1. Hearings are fixed by the Judicial Administrator in accordance with the instructions given by the Chief Justice. To preserve the efficient and effective allocation of the Court's time, as well as that of parties, Requisitions for Hearing are required to include each party’s estimate of the time needed for their hearing, and indicate the duration of the hearing in the Court or Tribunal that rendered the decision being appealed or judicially reviewed.

    2. Appeals and applications are heard in person while motions proceed in writing.

    3. The Court will consider requests for virtual hearings and hybrid hearings (when a party appears in person and another appears remotely) on a case-by-case basis.

    4. Should public health considerations or other emergent circumstances require it, the Court may convert some or all in-person hearings to virtual or hybrid hearings on a temporary basis.

    5. The Court provides written advance notice on its website of dates it proposes to hold sittings at various cities across Canada. Parties and their counsel whose appeals or applications are pending should take note of these periods when planning their own availability.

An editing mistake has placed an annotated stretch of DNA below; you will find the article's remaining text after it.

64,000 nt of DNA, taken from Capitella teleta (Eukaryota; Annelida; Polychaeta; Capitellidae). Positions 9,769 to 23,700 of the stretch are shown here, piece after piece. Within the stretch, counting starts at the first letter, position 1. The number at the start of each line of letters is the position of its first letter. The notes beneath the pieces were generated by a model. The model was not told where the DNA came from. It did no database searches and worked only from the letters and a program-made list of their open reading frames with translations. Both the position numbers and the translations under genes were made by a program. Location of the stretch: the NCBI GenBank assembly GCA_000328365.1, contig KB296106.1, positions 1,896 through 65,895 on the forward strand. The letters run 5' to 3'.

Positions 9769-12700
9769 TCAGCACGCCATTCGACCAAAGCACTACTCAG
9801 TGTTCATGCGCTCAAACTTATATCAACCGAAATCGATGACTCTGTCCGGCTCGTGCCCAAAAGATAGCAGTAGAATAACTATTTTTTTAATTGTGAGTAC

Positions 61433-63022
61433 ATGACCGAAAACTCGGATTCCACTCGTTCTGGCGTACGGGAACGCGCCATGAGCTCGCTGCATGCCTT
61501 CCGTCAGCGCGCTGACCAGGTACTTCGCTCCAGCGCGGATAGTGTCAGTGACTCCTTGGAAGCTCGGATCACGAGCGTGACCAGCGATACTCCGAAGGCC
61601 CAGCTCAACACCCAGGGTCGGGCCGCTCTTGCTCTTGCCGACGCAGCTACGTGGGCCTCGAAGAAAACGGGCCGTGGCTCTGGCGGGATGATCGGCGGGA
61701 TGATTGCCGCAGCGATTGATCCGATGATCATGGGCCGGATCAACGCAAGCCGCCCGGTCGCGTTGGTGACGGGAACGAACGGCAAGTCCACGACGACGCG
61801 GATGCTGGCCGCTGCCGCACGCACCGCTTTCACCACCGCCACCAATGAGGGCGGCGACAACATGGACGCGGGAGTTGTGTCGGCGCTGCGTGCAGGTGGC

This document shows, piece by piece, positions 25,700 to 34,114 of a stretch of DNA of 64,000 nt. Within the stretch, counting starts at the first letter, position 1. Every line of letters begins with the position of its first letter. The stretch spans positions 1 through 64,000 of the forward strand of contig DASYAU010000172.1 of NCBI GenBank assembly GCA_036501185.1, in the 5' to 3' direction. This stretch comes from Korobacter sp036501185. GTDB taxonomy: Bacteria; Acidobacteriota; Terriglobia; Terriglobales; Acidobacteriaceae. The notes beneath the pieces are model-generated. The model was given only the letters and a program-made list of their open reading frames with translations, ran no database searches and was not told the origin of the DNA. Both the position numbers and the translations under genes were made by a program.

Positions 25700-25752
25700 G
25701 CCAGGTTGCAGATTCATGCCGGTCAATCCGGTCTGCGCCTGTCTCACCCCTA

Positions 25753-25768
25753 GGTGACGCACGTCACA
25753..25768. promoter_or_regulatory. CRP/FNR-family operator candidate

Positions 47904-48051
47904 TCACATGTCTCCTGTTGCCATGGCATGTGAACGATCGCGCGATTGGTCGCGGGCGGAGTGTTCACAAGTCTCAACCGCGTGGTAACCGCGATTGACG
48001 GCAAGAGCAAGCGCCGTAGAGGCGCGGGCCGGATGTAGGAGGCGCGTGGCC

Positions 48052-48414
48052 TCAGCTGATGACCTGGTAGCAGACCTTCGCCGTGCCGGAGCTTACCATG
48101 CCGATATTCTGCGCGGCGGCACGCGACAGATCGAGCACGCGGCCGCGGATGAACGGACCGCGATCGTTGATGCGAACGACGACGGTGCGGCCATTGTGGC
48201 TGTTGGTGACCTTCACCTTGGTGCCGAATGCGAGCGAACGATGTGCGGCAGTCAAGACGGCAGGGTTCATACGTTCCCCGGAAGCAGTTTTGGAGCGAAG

6. For the purposes of virtual hearings, the Court may use a platform operated by a foreign entity. Thus, it is possible that audio and video from the Court’s hearings may transit and/or reside outside of Canada at least temporarily, by virtue of servers that may be located outside of Canada.

    7. If a proceeding will deal with matters sufficiently sensitive that hearing audio or video should not transit outside Canada, parties should raise this with the Court at the earliest possible time. Depending on the circumstances, the usual conferencing platform may not be appropriate for the confidential portion of a hearing and additional mitigating steps may need to be taken.